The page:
And if you’re a beer drinker, it’s time to hoist a pint. Fort Collins makes roughly 70% of the craft beer produced in the state of Colorado and has one of the highest numbers of microbreweries per capita. When friends visit, hop on a brew tour (there are plenty to choose from) to sample a Fat Tire from New Belgium, a 90 Shilling from Odell or a Dunkel from Zwei.
Just an hour’s drive north of Denver, this town (population: 172,676), may center on CSU (which boasts a world-class performing-arts center, historic buildings and a state-of-the-art stadium), but it also supports a ballet troupe, opera company, symphony, art galleries, museums and lots of live music venues. The major employers in the area include Advanced Energy Industries, Anheuser Busch, Banner Health and CSU.
And the setting ain’t bad. Located along the Cache la Poudre River and along the Front Range, camping, hiking, skiing, fishing, biking and other outdoor adventures are just moments away. It’s a perpetual award winner on top-cities lists, from the best city for cycling to the best place to raise a family to the best place to live.
The average home price in Fort Collins is climbing — currently, it’s at $487,730, with one-bedroom apartments renting for $1,500 on average. But it’s easy to see why folks come here for college and stay forever.
Climate Shocks Are Making Parts of America Uninsurable. It Just Got Worse.
Christopher Flavelle – May 31, 2023
The climate crisis is becoming a financial crisis.
This month, the largest homeowner insurance company in California, State Farm, announced that it would stop selling coverage to homeowners. That’s not just in wildfire zones, but everywhere in the state.
Insurance companies, tired of losing money, are raising rates, restricting coverage or pulling out of some areas altogether — making it more expensive for people to live in their homes.
“Risk has a price,” said Roy Wright, the former official in charge of insurance at the Federal Emergency Management Agency, and now head of the Insurance Institute for Business and Home Safety, a research group. “We’re just now seeing it.”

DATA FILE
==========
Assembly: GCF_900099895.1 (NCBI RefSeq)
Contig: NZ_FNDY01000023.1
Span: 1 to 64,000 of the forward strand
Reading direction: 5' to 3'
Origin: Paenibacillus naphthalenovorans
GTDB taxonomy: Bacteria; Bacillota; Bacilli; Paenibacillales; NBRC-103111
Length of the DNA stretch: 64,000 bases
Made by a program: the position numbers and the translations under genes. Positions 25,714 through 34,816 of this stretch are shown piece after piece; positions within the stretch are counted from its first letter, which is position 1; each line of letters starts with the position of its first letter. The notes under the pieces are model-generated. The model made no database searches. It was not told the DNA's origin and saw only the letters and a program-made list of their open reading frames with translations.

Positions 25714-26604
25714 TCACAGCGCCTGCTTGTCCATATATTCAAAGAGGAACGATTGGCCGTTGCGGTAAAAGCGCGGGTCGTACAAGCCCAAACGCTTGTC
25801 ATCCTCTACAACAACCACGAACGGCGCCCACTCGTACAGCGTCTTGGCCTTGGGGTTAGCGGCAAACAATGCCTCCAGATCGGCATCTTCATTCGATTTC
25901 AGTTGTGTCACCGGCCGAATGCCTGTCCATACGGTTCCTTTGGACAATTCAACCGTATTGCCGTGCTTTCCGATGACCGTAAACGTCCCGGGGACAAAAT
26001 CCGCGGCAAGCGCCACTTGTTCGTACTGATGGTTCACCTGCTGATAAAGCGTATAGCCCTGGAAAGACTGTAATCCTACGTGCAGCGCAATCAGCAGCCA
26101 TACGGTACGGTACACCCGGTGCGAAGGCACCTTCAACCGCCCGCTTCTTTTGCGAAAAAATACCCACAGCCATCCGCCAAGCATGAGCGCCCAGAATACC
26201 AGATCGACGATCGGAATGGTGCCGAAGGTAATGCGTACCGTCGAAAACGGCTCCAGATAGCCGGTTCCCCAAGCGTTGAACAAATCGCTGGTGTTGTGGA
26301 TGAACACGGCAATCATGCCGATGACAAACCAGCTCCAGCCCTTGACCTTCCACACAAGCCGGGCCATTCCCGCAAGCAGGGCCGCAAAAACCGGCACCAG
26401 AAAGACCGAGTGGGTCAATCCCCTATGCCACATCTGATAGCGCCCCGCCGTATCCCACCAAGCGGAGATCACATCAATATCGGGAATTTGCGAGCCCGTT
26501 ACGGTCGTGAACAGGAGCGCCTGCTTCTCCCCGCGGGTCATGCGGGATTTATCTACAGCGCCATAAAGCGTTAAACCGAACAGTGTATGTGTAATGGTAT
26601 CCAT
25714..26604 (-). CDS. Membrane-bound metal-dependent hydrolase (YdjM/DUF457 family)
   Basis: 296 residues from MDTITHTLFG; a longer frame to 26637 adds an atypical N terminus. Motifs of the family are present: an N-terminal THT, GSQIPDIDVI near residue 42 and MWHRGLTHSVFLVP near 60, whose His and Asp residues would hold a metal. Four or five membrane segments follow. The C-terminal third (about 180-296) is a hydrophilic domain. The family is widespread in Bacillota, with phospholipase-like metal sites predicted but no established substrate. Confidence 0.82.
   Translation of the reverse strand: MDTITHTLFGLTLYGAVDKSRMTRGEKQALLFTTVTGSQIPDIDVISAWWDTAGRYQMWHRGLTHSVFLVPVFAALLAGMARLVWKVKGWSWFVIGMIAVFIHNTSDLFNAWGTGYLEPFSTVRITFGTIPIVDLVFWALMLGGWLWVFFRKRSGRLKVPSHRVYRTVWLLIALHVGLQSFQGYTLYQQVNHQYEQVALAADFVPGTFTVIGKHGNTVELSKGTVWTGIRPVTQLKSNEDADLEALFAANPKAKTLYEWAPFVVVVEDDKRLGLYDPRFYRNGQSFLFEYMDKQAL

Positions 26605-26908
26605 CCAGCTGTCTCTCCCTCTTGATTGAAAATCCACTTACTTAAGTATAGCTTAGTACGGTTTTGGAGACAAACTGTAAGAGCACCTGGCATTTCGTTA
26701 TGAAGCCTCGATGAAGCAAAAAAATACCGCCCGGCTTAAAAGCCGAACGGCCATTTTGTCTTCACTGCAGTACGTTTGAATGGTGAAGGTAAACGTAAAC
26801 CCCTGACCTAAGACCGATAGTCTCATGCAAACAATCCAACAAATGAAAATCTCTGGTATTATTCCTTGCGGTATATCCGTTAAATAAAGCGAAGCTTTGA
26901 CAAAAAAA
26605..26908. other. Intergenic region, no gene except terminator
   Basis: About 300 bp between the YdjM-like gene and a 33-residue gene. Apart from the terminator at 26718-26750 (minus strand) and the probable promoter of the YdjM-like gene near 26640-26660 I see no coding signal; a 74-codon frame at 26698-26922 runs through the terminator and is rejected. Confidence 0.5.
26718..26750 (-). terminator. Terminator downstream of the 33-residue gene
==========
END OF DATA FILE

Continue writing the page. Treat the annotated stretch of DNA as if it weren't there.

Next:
In parts of eastern Kentucky ravaged by storms last summer, the price of flood insurance is set to quadruple. In Louisiana, the top insurance official says the market is in crisis, and is offering millions of dollars in subsidies to try to draw insurers to the state.
And in much of Florida, homeowners are increasingly struggling to buy storm coverage. Most big insurers have pulled out of the state already, sending homeowners to smaller private companies that are straining to stay in business — a possible glimpse into California’s future if more big insurers leave.
Growing ‘catastrophe exposure’
State Farm, which insures more homeowners in California than any other company, said it would stop accepting applications for most types of new insurance policies in the state because of “rapidly growing catastrophe exposure.”
The company said that while it recognized the work of California officials to reduce losses from wildfires, it had to stop writing new policies “to improve the company’s financial strength.” A State Farm spokesperson did not respond to a request for comment.
Insurance rates in California jumped after wildfires became more devastating than anyone had anticipated. A series of fires that broke out in 2017, many ignited by sparks from failing utility equipment, exploded in size with the effects of climate change. Some homeowners lost their insurance entirely because insurers refused to cover homes in vulnerable areas.
Michael Soller, a spokesperson for the California Department of Insurance, said the agency was working to address the underlying factors that have caused disruption in the insurance industry across the country and around the world, including the biggest one: climate change.
He highlighted the department’s Safer From Wildfires initiative, a fire resilience program, and noted that state lawmakers are also working to control development in the areas at highest risk of burning.
But Tom Corringham, a research economist with the Scripps Institution of Oceanography at the University of California San Diego who has studied the costs of natural disasters, said that allowing people to live in homes that are becoming uninsurable, or prohibitively expensive to insure, was unsustainable.
He said that policymakers must seriously consider buying properties that are at greatest risk, or otherwise moving residents out of the most dangerous communities.
“If we let the market sort it out, we have insurers refusing to write new policies in certain areas,” Corringham said. “We’re not sure how that’s in anyone’s best interest other than insurers.”
A broken model
California’s woes resemble a slow-motion version of what Florida experienced after Hurricane Andrew devastated Miami in 1992. The losses bankrupted some insurers and caused most national carriers to pull out of the state.
In response, Florida established a complicated system: a market based on small insurance companies, backed up by Citizens Property Insurance Corp., a state-mandated company that would provide windstorm coverage for homeowners who couldn’t find private insurance.
For a while, it mostly worked. Then came Hurricane Irma.